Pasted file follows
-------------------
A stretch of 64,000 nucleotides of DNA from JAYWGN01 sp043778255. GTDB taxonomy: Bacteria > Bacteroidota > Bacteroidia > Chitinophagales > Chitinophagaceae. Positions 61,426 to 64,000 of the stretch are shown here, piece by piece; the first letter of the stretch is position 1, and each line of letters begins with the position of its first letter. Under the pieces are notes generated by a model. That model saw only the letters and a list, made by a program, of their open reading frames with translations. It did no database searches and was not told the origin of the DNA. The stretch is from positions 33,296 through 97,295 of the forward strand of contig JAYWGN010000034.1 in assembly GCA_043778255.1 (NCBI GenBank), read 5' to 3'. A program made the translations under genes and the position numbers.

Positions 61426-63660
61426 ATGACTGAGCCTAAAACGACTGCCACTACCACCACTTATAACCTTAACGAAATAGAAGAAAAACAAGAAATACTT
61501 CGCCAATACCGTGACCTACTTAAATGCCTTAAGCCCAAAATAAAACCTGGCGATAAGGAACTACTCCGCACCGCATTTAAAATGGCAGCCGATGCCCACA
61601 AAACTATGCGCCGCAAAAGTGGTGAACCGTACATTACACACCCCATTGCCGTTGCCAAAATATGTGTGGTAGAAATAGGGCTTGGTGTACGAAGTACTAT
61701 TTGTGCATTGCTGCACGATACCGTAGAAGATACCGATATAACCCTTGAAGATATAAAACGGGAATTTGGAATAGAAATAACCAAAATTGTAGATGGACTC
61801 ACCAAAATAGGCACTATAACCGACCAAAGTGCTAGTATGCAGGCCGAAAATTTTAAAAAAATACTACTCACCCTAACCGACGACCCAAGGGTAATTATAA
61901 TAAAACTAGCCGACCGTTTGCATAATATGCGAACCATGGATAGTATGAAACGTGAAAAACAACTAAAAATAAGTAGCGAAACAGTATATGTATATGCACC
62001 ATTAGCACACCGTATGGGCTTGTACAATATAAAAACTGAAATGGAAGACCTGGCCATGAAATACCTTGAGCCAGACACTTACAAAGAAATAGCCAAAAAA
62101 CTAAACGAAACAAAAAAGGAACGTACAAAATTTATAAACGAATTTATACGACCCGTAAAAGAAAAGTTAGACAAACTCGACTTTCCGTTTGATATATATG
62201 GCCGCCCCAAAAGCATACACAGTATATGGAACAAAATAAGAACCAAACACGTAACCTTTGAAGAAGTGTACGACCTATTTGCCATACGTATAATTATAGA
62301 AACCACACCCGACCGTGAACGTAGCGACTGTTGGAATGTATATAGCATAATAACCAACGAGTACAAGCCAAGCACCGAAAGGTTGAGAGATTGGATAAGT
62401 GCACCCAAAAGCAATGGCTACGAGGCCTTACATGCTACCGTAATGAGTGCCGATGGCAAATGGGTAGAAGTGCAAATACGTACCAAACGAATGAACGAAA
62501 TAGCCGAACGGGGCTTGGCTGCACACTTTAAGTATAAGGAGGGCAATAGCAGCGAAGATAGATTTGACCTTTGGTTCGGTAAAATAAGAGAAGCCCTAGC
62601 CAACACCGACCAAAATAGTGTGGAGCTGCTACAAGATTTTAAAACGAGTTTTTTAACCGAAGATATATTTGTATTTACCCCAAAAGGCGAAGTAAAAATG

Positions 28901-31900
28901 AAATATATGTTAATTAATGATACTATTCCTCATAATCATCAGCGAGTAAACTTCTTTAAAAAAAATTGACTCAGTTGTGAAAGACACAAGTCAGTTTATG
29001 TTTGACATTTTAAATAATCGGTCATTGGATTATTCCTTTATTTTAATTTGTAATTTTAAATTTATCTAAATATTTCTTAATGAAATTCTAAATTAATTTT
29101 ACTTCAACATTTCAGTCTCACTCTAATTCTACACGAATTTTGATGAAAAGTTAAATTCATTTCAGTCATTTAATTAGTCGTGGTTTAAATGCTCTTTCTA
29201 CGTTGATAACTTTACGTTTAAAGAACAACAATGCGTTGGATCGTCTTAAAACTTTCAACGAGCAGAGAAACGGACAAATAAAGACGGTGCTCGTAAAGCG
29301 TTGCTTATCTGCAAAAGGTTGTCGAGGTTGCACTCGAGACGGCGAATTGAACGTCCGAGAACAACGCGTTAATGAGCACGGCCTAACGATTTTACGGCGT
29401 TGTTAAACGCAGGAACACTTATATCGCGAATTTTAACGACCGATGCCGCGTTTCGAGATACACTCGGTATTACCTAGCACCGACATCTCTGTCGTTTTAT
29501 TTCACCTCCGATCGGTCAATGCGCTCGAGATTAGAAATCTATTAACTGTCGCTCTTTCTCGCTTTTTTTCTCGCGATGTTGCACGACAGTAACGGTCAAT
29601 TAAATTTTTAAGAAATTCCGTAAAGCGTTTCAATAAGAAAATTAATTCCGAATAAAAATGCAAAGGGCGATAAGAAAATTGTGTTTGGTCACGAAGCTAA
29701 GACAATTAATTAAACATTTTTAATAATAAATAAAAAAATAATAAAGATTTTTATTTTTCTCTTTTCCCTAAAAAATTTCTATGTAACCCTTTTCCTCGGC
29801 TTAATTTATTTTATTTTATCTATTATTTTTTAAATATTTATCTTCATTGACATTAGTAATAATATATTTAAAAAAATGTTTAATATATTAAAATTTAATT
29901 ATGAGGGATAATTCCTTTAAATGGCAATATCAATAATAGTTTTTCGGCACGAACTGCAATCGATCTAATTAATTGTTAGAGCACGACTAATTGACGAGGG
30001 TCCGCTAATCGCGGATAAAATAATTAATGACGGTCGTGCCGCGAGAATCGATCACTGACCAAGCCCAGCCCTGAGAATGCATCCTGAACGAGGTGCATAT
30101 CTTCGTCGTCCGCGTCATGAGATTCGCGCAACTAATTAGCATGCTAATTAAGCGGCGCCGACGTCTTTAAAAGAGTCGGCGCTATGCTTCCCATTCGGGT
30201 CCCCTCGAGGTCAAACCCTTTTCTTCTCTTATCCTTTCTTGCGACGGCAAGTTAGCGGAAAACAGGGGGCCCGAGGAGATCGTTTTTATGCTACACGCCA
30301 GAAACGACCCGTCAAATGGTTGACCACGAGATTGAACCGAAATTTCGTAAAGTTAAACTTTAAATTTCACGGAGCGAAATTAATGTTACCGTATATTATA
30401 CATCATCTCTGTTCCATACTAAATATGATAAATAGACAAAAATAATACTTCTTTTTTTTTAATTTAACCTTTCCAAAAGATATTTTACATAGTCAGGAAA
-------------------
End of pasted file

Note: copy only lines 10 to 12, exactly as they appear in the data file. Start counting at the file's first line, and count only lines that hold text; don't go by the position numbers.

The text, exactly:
62101 CTAAACGAAACAAAAAAGGAACGTACAAAATTTATAAACGAATTTATACGACCCGTAAAAGAAAAGTTAGACAAACTCGACTTTCCGTTTGATATATATG
62201 GCCGCCCCAAAAGCATACACAGTATATGGAACAAAATAAGAACCAAACACGTAACCTTTGAAGAAGTGTACGACCTATTTGCCATACGTATAATTATAGA
62301 AACCACACCCGACCGTGAACGTAGCGACTGTTGGAATGTATATAGCATAATAACCAACGAGTACAAGCCAAGCACCGAAAGGTTGAGAGATTGGATAAGT